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Melomind relaxes your body by playing music determined by your brain

Petrified by the thought of flying, or anxious in crowded places? French-based startup myBrain Technologies previewed a possible solution at the Consumer Electronics Show last year: Melomind, a brainwave-reading pair of headphones that plays soothing ambient sounds. Months later and nary a peep since last year’s showing, myBrain’s back at CES with a radically redesigned Melomind headset and retooled app that “gamifies” relaxation.

The headset’s called Melomind, and the premise behind it is simple: biofeedback in the form of an electroencephalogram (EEG), a well-established method of monitoring electrical signals within the brain using electrodes. But unlike the curvy, alien-looking prototype Melomind unveiled at CES last year, the new model could almost pass as a pair of oversized headphones. It trades the uncomfortable plastic earpieces of last year’s model for more conventional over-the-ear speakers and relegates the EEG electrodes to two prongs that protrude from the headset’s top.

The headset redesign is primarily the reason Melomind missed its previously planned September ship date, myBrain co-founder Thibaud Dumas told me. Another was the complete reimagining of the companion smartphone app.

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The new app was designed with user feedback in mind, said Dumas. The core interface has been improved, and the team’s added a voiceover that explains every step of relaxation sessions. But most dramatic is the addition of a virtual points system that earns you rewards for achieving higher “levels of relaxation.”

“Brain training’s proactive, like a sport or music: the more sessions you do, the better you get,” said myBrain co-founder Dr. Yohan Attal. “It’s important that people use it regularly. So the reward feedback was a way to combine science with a fun experience.”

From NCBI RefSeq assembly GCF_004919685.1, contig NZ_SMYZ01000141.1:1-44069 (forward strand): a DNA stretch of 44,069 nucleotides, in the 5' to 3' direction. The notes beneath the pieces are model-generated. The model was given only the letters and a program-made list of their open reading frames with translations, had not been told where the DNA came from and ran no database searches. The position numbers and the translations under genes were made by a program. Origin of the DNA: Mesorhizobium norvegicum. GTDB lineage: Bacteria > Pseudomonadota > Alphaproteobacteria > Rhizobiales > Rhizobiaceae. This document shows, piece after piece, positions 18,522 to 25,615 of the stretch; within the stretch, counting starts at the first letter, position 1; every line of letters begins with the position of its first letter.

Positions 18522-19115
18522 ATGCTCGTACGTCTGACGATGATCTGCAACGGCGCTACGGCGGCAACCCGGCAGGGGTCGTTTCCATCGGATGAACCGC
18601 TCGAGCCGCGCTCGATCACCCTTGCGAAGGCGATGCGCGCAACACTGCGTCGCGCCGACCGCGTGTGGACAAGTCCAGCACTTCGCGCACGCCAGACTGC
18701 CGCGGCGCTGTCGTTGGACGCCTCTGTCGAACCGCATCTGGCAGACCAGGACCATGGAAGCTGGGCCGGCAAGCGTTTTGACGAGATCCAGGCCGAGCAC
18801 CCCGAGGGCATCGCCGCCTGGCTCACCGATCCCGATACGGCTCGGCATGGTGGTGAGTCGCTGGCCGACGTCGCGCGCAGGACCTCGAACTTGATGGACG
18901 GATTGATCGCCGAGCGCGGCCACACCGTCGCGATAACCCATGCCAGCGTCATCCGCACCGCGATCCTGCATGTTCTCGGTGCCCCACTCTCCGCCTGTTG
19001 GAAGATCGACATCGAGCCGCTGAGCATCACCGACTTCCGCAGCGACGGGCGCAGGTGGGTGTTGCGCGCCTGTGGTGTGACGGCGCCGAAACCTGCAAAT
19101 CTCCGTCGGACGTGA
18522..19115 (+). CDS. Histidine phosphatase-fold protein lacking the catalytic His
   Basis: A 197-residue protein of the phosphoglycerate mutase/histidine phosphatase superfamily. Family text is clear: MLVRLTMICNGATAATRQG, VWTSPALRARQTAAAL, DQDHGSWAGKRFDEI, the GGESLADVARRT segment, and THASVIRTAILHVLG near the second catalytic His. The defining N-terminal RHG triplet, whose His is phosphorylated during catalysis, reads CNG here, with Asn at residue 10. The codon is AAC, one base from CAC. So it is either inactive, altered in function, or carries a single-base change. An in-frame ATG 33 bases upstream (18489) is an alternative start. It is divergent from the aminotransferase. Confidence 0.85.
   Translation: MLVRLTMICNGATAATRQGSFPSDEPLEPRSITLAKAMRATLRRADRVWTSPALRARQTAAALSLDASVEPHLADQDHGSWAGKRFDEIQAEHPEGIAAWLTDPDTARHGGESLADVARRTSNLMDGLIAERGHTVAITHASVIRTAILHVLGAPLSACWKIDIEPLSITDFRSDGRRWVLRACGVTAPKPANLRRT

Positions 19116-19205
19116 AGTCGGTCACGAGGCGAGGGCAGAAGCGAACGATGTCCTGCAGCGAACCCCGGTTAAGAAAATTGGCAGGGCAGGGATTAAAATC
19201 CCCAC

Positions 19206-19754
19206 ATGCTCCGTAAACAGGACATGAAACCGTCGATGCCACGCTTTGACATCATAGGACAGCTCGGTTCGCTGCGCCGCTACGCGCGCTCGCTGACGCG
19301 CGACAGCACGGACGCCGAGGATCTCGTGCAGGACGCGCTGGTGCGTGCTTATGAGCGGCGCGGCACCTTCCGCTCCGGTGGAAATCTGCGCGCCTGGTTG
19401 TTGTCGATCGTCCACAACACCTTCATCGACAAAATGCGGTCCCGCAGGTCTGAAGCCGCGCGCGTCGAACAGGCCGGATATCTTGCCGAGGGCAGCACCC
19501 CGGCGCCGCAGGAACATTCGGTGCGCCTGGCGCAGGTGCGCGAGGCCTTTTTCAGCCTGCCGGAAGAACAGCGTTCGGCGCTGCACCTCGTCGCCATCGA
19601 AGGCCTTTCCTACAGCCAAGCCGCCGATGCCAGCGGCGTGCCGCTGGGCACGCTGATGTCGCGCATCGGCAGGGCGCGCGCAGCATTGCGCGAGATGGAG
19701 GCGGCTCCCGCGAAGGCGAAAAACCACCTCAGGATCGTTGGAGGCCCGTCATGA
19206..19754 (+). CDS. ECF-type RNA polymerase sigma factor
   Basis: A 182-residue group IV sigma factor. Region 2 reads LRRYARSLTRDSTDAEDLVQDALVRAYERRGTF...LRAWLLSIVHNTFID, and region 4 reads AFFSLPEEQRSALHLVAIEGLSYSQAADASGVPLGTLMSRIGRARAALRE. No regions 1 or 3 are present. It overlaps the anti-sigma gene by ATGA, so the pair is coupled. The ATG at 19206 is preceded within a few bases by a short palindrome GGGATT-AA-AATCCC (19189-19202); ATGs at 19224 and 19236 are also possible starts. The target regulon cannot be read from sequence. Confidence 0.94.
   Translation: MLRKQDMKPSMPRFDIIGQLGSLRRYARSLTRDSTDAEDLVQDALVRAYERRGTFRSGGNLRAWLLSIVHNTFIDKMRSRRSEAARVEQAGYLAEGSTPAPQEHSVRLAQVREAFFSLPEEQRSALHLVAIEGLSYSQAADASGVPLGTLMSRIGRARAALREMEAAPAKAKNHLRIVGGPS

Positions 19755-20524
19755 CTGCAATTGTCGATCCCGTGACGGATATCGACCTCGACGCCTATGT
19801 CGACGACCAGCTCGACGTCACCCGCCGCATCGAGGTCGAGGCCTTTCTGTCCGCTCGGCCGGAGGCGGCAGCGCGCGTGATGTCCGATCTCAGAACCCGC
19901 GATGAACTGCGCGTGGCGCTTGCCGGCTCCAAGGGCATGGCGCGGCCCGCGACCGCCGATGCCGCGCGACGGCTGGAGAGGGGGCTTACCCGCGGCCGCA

MyBrain didn’t have a working version of the new headset to demonstrate but ran me through a simulation with off-the-shelf headphones. It begins with what Attal calls an “audio journey,” or ambient noises intermingled to produce a calming mix. Every audio journey begins with a calibration period that measures your baseline brainwave scores and then progresses to a dynamic sequence of music and sound effects determined in real time by Melomind readings. For instance, I heard footsteps in a forest and a choral soundtrack, things that Attal said might not play if my stress levels were lower or higher. “Everyone’s experience is different,” he said. “The changes are computed in real time.”

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The Melomind app presents you with a page of results (after every session – “relaxation parameters”, in Melomind’s terms), and assigns a point value based on the level of relaxation that you were able to achieve. Accumulate higher point values and you’ll unlock challenges — longer sessions, for example, or sessions with higher point thresholds. And if there’s a session during which you performed particularly well, you can pull it up — all are recorded for posterity.

The new Melomind’s still very much a work in progress, but Dumas said the company’s shooting for a launch sometime this year, with pre-order and pricing details to come in late January. “It’s an evolution of interaction in terms of neurofeedback and experience for the user,” he said.